GBM must take time off politics to reflect – Msoni

All People’s Congress president Nason Msoni has advised former UPND vice-president Geoffrey Bwalya Mwamba to take time off politics and reflect because the inconsistencies in his conduct are dangerous.

And Msoni says his party is attending the National Dialogue Forum under protest because he is under the impression that it is predetermined.

In an interview, Msoni advised GBM to reflect on his conduct.

“If PF has a hand to what happened to Mr GBM, I think it’d very wicked of them to have treated and maligned the man in a manner that they did. All of us as politicians are embarrassed with the state of affairs. Other politicians who seek quick wealth and money should learn a lesson from what has happened to Mr Mwamba. PF is a broke party, then a promise is one thing but to be given what they promised you is another thing. As politicians, we should take a leaf from the ill-treatment that the former UPND vice-president has gone through. It is difficult to win the confidence of Zambians if any of us as political leaders are going to conduct ourselves in that manner. We deeply sympathise with what could have happened to him whilst in the UPND,” Msoni said.

“We don’t know what could have happened to him, it could have a misunderstanding. But the mishandling of the aftermath and how he has personally mishandled himself, I think that leaves much to be desired… He should take time off from politics and reflect on what has happened to him. All of us are saddened, because no politician can make such dangerous inconsistencies. In less than two weeks you inform the public on this position and then afterward you turn 360 degrees, denouncing your very friends that you had assured. That’s taking political colleagues and Zambians for a ride. Normally I am restrained as a political leader from talking about other political leaders but in this case, this is troubling, that behavior is troubling and I do hope that he will take time off to disengage from the political discourse and reflect on his conduct.”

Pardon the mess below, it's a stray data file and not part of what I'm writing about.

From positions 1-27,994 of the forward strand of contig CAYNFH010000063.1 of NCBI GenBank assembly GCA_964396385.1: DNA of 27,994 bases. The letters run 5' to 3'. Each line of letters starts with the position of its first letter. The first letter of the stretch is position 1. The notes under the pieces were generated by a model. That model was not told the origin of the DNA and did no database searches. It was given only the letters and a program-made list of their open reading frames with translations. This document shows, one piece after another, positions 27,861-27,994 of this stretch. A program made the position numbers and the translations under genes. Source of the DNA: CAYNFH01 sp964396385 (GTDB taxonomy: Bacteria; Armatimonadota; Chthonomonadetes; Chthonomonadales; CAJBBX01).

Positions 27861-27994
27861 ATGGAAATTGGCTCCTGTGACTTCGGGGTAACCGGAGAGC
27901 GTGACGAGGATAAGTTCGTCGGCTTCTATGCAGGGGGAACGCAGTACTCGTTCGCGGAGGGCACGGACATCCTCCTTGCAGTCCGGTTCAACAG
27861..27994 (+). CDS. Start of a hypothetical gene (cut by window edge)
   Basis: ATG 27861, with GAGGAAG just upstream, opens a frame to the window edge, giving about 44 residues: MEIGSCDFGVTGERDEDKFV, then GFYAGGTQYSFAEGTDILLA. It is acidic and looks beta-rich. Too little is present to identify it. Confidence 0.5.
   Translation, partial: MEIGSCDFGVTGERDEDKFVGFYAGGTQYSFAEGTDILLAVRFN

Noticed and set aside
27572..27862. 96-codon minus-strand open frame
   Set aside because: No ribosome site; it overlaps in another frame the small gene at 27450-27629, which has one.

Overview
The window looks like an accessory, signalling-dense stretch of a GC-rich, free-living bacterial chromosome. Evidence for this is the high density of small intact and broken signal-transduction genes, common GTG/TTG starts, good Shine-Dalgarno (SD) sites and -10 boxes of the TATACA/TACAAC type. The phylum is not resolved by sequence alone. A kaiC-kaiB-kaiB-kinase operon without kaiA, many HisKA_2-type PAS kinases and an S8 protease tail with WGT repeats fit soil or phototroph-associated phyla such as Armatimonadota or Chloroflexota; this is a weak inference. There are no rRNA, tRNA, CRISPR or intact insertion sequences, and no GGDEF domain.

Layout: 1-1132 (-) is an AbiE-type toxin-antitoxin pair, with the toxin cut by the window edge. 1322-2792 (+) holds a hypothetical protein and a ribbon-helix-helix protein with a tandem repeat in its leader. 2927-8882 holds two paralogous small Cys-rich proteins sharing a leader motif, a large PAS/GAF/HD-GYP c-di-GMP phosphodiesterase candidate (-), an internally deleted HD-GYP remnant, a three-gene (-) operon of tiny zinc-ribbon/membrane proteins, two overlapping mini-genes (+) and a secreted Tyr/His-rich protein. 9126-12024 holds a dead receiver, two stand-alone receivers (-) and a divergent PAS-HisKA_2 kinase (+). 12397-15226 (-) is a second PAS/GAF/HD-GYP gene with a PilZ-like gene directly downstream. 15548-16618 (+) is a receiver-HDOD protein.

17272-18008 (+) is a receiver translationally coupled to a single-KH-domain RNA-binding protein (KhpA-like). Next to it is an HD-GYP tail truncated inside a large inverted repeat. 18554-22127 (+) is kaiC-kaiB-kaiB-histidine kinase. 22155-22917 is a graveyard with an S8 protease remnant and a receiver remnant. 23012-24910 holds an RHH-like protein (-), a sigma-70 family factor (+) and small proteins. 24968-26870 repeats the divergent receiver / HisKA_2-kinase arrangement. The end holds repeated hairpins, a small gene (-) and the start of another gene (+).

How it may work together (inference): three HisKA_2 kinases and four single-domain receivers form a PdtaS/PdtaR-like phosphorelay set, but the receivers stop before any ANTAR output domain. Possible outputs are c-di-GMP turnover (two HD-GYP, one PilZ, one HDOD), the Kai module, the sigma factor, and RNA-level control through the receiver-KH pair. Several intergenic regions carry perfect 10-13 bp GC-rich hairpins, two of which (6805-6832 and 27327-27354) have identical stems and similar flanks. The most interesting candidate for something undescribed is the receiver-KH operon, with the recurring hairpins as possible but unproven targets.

And Msoni said he was aware under the impression that the ongoing National Dialogue Forum was a predetermined process.

“We are apprehensive that we can get a good Constitution in an inbuilt majority of delegates who belong to the ruling party. We are getting the impression that we are following footprints of something that has already been crafted. We have to participate in a process that we have faith in. But for now, we are committed to run through the process, up to a point where we shall cry off and say ‘this is predetermined’. But then slowly we are seeing indicators that at end of the process, we may difficulties with the final product, believing that it may be one that is predetermined. So unless we are given the assurance by those who are superintending over this process that indeed this thing is the way it is. The easiest choice we had was not participate in this process. We felt that we would have legitimacy to denounce the process if we are part of it,” said Msoni.

“Secondly, if in future we are going to participate in a political process which will be part and parcel of the elections, we think that it would have been extremely difficult for us to go and play in a game in which we did not participate in the making of the ground rules. So we are here participating under protest. We remain highly apprehensive in the process, we do not agree, like many of our friends in the manner that this bill was crafted. But nonetheless, we want to give the process an opportunity to run its full course whilst participating and paying due diligence to every word spoken. Our friends in the ruling party have outnumbered everybody, looking at the number of participants are those that support the government of the day. We have seen that the process has been overwhelmed by government cronies, rendering suspicion that credible men and women are right to doubt the sincerity of this process. Nevertheless, we are determined to follow through the process to its logical conclusion.”

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